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Shine a Light on Koko Collective

Shine a Light on Koko Collective

Shine a Light on Koko Collective

Koko Collective offers you bandanas, collars, leads and poo bag carriers. Their designs are lovely and offer a unique option of patterns. 

Who is Behind Koko Collative?

Clara Jackson, a jewellery designer from London, is a lovely lady who is the person behind this brand.

The idea came when Clara went out to India in 2016 to volunteer with charity Calcutta Rescue in Kolkata.

Who is Calcutta Rescue?

Calcutta Rescue is a charity in Kolkata, founded by legendary UK doctor Jack Preger. Jack started working with the poorest of the poor in the city in 1979. The charity provides free healthcare, education and other support for thousands of the city’s most deprived people.

One of its projects is a fair-trade accredited handicraft workshop and training centre for ex-students and former patients who would otherwise have great difficulty finding employment.

How Does Koko Collective Support the Charity?

While volunteering within this charity Clara realised that she wanted to share her knowledge of design and to develop the skills of staff. The idea was to create design-led products that would offer a unique ethical alternative to the high-street.

After several months of designing, sourcing materials and testing, it was clear that Clara’s partnership with the charity was flourishing and she decided to invest her time and savings into creating Koko Collective.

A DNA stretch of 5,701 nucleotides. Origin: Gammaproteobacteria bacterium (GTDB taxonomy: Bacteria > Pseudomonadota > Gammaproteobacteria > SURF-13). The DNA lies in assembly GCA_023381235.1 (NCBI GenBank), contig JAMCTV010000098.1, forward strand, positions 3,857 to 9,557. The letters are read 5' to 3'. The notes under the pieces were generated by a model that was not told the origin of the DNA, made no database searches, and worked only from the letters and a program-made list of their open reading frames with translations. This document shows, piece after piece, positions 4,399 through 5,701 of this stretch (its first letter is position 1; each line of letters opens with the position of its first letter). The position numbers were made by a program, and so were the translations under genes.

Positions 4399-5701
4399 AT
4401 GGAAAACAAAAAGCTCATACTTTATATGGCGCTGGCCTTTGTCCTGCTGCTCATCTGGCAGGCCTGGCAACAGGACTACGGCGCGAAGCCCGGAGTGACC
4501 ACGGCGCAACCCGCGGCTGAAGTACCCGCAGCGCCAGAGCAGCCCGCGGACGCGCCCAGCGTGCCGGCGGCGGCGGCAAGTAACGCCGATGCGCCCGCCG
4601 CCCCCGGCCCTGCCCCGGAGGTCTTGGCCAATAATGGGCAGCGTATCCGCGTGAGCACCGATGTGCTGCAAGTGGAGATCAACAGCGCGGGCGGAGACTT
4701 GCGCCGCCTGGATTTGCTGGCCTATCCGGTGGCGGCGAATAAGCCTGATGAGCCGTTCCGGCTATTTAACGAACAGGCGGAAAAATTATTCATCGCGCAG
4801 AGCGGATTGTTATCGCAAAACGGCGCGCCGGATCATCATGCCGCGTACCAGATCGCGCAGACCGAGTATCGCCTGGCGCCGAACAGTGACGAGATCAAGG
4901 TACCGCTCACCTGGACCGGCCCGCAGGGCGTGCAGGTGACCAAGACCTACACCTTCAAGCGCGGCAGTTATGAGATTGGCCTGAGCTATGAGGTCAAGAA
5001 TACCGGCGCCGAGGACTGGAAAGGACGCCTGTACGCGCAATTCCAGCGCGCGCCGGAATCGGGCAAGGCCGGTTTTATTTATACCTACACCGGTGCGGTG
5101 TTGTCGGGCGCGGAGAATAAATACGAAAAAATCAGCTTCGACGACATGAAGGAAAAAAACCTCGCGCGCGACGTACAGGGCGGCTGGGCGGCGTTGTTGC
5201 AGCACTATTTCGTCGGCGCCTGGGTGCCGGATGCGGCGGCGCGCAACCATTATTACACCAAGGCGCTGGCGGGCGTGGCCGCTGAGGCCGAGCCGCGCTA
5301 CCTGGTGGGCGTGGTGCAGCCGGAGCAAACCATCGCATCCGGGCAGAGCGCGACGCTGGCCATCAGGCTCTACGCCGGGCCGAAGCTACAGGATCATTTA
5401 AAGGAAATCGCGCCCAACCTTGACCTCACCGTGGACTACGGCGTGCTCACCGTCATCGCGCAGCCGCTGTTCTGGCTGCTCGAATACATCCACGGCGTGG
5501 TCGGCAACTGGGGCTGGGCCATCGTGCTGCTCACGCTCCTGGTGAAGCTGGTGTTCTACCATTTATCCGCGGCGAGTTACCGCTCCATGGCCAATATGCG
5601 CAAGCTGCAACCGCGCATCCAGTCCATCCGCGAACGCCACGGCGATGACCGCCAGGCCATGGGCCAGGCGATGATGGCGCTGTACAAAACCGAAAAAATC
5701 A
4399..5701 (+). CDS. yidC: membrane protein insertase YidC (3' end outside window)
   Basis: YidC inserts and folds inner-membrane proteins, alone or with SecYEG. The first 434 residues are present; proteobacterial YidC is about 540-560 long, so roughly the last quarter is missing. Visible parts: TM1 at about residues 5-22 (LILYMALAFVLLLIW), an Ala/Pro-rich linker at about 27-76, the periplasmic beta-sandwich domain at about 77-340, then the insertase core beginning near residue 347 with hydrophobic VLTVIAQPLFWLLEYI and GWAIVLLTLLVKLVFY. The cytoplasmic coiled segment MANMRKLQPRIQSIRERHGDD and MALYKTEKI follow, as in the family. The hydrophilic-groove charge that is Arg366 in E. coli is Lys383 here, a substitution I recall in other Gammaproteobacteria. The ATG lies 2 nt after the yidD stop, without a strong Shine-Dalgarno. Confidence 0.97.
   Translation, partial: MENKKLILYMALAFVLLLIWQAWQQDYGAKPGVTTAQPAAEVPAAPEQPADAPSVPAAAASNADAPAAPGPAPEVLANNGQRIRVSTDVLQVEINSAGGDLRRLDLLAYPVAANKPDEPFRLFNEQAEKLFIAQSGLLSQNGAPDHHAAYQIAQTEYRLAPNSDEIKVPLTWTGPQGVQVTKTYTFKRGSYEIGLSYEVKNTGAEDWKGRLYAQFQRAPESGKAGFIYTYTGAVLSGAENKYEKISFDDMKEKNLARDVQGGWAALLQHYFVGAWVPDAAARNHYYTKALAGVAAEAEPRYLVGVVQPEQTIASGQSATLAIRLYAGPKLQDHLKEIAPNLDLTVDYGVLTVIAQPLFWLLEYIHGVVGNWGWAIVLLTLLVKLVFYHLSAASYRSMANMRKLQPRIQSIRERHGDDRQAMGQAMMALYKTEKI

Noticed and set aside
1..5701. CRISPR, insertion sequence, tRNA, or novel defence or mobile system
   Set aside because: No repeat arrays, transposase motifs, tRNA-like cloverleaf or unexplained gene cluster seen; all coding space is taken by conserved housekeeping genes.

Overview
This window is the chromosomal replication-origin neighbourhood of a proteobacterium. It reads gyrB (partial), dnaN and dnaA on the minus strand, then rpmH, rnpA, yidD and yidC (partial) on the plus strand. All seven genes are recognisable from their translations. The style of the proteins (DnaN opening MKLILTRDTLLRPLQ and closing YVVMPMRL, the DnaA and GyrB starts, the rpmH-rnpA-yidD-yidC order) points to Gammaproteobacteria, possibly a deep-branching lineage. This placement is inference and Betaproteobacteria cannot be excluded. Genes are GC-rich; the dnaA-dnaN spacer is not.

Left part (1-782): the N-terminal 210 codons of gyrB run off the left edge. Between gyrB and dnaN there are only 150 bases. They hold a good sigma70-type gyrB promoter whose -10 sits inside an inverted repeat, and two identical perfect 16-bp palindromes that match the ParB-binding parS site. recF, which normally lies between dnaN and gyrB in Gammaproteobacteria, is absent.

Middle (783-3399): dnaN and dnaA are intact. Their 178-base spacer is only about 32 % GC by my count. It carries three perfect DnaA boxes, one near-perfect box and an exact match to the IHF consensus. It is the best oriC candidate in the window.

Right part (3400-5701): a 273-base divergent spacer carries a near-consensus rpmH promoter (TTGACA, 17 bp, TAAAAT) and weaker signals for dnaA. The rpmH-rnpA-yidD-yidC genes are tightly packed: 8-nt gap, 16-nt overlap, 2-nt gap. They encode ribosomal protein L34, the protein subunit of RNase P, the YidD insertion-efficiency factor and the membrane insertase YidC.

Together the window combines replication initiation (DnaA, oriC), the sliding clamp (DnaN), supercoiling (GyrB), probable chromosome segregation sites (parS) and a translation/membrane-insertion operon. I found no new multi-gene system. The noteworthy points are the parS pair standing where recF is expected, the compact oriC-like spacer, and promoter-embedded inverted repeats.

Koko Collective’s long-term aim is to help the artisans of Calcutta Rescue create a sustainable work and supply chain which will provide rewarding work for more people.

In the future Koko Collective hopes to also work with other fair-trade organisations that share their vision in providing conscious, transparent and ethically traded goods that benefit marginalised people in the developing world.

What Are The Products Made From?

Koko Collective uses recycled bicycle tube which is a great alternative to leather! The fabrics are cotton and are woven by ladies in rural India. The metal findings are bought in bulk from suppliers in India (not recycled/repurposed) 

Ikat is a dyeing technique used to pattern textiles. The weavers use resist dyeing on the yarns prior to weaving the fabric. 

All their products are made by a fair trade accredited workshop in Kolkata run by a charity.  The only material in the pet accessories that is recycled/repurposed is the bicycle tube. Clara previously used recycled Sari’s, however they were not durable enough.

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